The challenging hill-climb starts right after Fornovo di Taro. Ferrari introduced the 599GTB Fiorano to the international press on this road, and they lost a car on the first day on one of the hairpins overlooking the valley. Although the Multiair engine fitted to the Giulietta whips up 170 hp, the maximum torque delivered by the turbocharged 1.4-liter unit is a relatively modest 184 lb-ft. Although a new dual-clutch transmission will soon be available, the test car was equipped with the six-speed manual. It's a quick and slick box with sufficiently aggressive spacing for tight corners, short uphill sprints, and more relaxed third-gear S-curves. Torrential rain and occasional miniature landslides didn't bother the Giulietta one bit, but attacking The Big Hill in 1920 must have been hard work for Giuseppe Campari and his Alfa 40/60HP. That car's worm-and-roller steering required more than four turns from lock-to-lock, its braking performance depended largely on the arm muscles of the passenger, and its four-speed gearbox needed a sixth sense of effort and timing to coordinate its unsynchronized cogs.
High up in Poggio, where the fog seldom lifts between November and February, the crowd would cheer their heroes to the provisional finish line next to the Albergo di Berceto. Young Enzo Ferrari drove his first road race here, and in the 1960s, the Fornovo to Monte Cassio section of SS62 was a venue of the European Hill Climb Championship. The current event features a wide range of vehicles, from vintage racers to sports cars from the '60s and '70s, such as Ferrari Daytonas, Lancia Fulvias, and Maserati 3500/5000GTs. The Giulietta felt at home on the roller-coaster turf, thanks to its keen handling, responsive brakes, and decent ride comfort. Less impressive were the artificial steering, the legs-akimbo driving position, and the confusing ergonomics.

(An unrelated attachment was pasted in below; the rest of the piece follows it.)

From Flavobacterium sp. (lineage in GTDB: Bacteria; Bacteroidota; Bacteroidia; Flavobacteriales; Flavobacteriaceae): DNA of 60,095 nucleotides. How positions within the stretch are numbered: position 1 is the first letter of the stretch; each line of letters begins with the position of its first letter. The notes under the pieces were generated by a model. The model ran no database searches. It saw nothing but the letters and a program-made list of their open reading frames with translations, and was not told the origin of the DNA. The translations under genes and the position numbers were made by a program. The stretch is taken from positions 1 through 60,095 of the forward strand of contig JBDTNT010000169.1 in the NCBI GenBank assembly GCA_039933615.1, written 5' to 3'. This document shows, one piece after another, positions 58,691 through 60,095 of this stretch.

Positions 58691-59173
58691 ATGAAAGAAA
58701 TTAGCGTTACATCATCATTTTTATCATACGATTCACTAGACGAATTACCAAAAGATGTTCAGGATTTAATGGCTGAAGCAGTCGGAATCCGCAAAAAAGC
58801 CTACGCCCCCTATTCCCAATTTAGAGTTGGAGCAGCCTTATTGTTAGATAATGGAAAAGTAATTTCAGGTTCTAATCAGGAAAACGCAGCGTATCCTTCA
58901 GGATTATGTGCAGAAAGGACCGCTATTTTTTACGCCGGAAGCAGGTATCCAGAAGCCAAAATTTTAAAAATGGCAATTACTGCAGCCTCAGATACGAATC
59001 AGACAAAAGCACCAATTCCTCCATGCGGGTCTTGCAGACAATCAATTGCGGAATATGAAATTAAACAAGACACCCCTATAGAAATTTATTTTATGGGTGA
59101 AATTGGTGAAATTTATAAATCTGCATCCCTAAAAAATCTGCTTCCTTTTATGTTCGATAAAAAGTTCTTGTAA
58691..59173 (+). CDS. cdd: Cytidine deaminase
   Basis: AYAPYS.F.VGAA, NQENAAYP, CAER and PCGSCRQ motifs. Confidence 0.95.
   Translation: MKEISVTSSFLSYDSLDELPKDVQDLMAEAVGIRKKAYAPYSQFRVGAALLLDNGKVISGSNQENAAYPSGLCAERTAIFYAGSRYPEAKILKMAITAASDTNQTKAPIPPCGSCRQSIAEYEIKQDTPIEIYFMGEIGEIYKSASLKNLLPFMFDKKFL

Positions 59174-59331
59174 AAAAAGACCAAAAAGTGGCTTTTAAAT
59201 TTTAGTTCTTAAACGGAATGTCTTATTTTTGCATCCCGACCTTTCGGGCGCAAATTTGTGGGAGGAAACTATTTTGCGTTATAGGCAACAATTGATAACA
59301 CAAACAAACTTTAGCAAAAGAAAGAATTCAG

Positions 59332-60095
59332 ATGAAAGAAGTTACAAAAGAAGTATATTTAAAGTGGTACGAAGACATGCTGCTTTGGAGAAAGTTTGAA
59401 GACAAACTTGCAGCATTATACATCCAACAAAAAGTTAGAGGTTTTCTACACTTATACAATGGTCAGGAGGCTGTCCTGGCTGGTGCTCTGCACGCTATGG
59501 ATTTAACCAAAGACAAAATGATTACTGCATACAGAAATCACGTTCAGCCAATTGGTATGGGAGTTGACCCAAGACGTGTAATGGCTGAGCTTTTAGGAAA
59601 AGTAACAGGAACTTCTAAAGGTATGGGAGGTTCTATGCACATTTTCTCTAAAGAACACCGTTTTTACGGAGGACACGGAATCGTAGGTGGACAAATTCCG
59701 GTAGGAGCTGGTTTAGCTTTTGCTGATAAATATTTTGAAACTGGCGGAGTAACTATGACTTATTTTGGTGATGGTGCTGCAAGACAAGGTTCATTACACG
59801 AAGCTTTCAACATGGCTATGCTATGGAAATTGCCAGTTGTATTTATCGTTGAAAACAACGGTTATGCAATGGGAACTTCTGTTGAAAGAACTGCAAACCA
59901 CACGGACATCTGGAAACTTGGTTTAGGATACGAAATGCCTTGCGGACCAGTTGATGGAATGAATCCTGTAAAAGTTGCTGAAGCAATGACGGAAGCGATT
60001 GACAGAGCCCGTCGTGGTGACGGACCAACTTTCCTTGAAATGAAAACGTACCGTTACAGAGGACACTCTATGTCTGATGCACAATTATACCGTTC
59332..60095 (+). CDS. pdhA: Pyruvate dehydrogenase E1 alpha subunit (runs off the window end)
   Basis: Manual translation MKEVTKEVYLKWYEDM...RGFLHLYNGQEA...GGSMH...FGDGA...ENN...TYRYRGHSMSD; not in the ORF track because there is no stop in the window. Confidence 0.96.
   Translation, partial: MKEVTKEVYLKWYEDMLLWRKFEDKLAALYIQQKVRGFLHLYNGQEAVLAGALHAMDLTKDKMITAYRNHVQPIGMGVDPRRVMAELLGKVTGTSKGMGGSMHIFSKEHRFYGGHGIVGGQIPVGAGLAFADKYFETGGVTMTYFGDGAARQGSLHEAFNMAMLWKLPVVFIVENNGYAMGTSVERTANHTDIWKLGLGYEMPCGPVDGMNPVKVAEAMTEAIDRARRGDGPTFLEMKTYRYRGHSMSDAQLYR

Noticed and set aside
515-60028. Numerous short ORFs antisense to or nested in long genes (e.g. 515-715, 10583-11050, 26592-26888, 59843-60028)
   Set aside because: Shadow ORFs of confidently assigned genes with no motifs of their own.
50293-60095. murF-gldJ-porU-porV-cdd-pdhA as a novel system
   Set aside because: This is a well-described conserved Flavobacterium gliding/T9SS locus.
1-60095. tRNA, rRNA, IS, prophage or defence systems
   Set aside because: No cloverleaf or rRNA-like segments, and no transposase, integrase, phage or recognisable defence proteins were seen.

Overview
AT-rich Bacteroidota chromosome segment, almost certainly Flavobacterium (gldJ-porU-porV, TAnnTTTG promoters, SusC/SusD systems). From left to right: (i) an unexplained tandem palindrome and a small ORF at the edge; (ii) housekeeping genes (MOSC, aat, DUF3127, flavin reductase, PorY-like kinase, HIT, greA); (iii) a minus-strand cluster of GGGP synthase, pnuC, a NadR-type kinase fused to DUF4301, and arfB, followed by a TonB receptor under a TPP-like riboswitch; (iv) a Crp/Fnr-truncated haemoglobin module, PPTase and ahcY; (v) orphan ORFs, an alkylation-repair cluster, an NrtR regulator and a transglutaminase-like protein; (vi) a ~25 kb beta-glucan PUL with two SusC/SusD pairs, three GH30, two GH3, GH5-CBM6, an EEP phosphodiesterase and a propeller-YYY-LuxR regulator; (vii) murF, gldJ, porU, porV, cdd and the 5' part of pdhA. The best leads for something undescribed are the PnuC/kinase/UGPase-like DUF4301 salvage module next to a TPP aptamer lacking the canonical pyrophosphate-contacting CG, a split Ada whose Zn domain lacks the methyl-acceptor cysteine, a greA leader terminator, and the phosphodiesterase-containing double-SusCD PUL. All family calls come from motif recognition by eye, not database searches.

Until mid-2009, Alfa contemplated bringing the Giulietta to North America after the face-lift in spring 2014, but this plan is currently being revised. The latest word is that Alfa will now prioritize the all-new Giulia that replaces the 159 (in 2012), the five-door MiTo subcompact (in 2013), a BMW-X1-sized crossover based on the C-platform (also 2013), a bigger SUV derived from the C/D components set (in 2014), and a new rear-wheel-drive roadster and coupe designed along the lines of the iconic Duetto and the first-generation GTV. Also on its way is a modular plug-in hybrid system that will be introduced top-down, starting with the next-generation Maseratis. The only new Alfas that may not cross the Atlantic are the Giulia Sportwagon and the Giulietta replacement. All U.S.-bound platforms are being developed in Europe.